Martellus Bennett: That was a touchdown. Fuck you people. Still, Marty finished with over 100 yards and is having a career year in basically everything. He rules.
Marc Trestman's Gameplan: the failure to put up more than 17 points lies solely in the botched execution, because the gameplan was simple and effective. The Bears ran the ball down Green Bay's throat, mixed runs and passes effectively, and did as good of a job as could be expected of keeping the ball away from Rodgers for most of the game. Sadly he made quick work of the D in the time he had, but it's hard to fault Trestman's playcalling at all. Especially on the TD pass to Alshon. Holy shit was that cool.
Mel Tucker: see above.
Lamarr Houston: I know he wasn't brought in here to get sacks. He's always been more of a disruptor vs. the pass than a closer, and he makes his real impact in the run game, where he was, again, brutally effective. But the team badly needed him to play like a true DE on Sunday and he failed.
Willie Young: perhaps I owe an apology to Jared Allen. Willie most definitely struggled without Allen drawing attention on the other side. He was a nonfactor for the first time all year.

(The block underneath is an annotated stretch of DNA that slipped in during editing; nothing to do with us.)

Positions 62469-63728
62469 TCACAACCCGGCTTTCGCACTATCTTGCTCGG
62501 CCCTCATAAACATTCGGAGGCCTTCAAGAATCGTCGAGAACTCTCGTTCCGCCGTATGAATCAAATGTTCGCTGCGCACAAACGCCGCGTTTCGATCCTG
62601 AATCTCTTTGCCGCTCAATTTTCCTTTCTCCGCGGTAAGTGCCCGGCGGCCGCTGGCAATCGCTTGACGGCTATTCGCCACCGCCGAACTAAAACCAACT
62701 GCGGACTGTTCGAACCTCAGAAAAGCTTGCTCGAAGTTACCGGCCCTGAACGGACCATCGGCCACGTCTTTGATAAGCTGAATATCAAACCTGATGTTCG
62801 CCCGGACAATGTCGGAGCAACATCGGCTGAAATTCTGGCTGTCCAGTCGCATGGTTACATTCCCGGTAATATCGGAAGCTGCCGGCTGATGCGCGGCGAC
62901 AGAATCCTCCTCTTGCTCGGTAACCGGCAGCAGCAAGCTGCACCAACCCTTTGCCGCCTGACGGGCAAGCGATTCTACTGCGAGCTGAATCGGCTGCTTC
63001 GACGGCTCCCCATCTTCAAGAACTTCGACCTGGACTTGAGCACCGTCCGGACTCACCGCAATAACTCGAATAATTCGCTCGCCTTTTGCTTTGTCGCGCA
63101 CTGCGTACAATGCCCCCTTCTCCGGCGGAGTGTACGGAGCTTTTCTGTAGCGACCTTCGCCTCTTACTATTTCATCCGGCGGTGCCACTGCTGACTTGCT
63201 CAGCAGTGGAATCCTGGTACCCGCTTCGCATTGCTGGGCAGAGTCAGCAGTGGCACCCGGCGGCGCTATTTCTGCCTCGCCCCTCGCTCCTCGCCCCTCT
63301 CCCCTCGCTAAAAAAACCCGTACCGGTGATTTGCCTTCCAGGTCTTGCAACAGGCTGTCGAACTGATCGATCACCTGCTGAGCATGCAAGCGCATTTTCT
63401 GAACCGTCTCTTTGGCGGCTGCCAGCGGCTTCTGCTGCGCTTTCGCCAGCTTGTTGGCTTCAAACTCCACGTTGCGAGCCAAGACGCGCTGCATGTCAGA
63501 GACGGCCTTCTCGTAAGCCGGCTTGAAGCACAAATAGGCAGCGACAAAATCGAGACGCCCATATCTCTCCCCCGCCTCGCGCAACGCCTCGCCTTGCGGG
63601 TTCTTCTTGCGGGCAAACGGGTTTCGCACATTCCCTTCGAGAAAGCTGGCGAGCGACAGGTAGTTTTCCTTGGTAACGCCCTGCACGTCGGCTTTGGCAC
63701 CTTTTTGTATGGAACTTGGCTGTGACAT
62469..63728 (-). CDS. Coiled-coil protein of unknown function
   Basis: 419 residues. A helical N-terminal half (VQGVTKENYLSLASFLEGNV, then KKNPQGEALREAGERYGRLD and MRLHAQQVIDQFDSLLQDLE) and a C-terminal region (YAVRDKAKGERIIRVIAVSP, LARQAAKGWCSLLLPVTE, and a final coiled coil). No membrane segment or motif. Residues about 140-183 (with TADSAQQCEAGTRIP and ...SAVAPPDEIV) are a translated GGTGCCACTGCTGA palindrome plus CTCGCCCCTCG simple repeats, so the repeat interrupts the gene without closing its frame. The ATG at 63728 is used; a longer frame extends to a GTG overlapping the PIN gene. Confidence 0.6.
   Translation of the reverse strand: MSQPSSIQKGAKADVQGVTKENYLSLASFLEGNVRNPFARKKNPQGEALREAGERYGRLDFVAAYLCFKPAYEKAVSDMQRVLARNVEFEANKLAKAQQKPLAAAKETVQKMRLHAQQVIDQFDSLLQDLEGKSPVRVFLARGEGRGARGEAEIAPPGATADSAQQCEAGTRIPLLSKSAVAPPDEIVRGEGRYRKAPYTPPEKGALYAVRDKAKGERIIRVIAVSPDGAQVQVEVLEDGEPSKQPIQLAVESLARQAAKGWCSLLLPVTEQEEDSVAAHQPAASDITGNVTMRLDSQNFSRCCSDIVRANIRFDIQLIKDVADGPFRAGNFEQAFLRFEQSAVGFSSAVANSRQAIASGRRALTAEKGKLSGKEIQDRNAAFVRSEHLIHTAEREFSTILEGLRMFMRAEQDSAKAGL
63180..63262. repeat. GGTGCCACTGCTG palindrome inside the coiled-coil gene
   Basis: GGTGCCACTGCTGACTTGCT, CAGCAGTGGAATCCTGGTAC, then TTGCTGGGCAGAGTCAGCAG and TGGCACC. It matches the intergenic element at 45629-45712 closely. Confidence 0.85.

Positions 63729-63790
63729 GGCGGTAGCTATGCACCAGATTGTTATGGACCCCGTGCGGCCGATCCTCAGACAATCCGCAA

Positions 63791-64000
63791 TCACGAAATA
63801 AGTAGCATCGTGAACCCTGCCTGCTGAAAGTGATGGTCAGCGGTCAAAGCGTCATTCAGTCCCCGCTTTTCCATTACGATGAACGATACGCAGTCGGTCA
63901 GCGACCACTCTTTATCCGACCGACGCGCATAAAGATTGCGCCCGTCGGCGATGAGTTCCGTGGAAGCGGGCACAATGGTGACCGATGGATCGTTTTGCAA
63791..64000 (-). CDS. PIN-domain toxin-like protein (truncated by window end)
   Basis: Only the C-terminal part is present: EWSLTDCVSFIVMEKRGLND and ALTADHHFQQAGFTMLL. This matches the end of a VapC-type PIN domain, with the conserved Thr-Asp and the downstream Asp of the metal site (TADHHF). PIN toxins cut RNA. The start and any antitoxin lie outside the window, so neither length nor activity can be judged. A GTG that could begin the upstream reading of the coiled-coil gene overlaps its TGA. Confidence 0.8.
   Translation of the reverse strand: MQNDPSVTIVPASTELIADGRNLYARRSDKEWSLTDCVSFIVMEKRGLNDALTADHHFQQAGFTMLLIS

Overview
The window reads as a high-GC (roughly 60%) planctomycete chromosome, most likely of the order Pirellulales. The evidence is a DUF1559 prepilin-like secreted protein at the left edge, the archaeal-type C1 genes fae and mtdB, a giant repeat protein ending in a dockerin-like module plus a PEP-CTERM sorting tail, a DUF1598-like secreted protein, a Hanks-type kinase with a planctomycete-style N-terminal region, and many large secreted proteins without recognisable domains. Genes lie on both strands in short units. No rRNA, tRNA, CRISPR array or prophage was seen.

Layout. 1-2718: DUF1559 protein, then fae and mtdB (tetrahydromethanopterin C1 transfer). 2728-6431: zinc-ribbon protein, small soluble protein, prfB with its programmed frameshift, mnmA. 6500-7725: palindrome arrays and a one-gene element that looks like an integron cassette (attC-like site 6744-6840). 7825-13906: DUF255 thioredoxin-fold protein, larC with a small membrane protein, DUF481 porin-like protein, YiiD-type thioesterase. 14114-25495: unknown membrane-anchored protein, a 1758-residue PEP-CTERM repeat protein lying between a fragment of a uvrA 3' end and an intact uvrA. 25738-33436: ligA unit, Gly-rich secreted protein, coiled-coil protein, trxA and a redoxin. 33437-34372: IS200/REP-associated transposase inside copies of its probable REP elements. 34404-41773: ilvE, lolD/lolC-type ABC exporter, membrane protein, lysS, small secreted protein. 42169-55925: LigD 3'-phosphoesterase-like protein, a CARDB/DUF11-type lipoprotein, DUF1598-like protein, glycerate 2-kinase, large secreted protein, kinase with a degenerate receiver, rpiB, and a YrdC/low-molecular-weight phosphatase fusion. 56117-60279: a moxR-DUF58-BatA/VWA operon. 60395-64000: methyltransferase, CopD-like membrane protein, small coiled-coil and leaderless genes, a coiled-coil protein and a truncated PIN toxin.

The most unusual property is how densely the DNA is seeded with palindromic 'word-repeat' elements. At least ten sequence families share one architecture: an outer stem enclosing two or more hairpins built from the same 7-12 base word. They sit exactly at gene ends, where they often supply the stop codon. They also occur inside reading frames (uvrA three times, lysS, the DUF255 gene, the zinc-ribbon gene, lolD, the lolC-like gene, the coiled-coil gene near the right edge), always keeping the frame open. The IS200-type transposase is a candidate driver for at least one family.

Tim Jennings: Starting to get worried now. Show me something, Tim.
Offensive Miscues: the Cutler picks are first and foremost. He should not have thrown the first one at all, although it's classic Cutler luck that a mere pass deflection became a perfect lateral to a streaking Clay Matthews. The miscommunication with Marshall that led to the second pick has been dissected ad infinitum so I'll add nothing more than that it sucked. Alshon dropped a TD pass that was definitely higher than it needed to be yet also still a pass he catches 90% of the time. Kyle Long false started to turn first and goal at the one to first and goal at the 6 and they never recovered. Morgan could have scored a TD on his catch at the goalline quite easily but opted to tuck the ball in and go out of bounds rather than reach for the pylon. They left too many points on the board against the last team in the NFL they could have afforded to do so.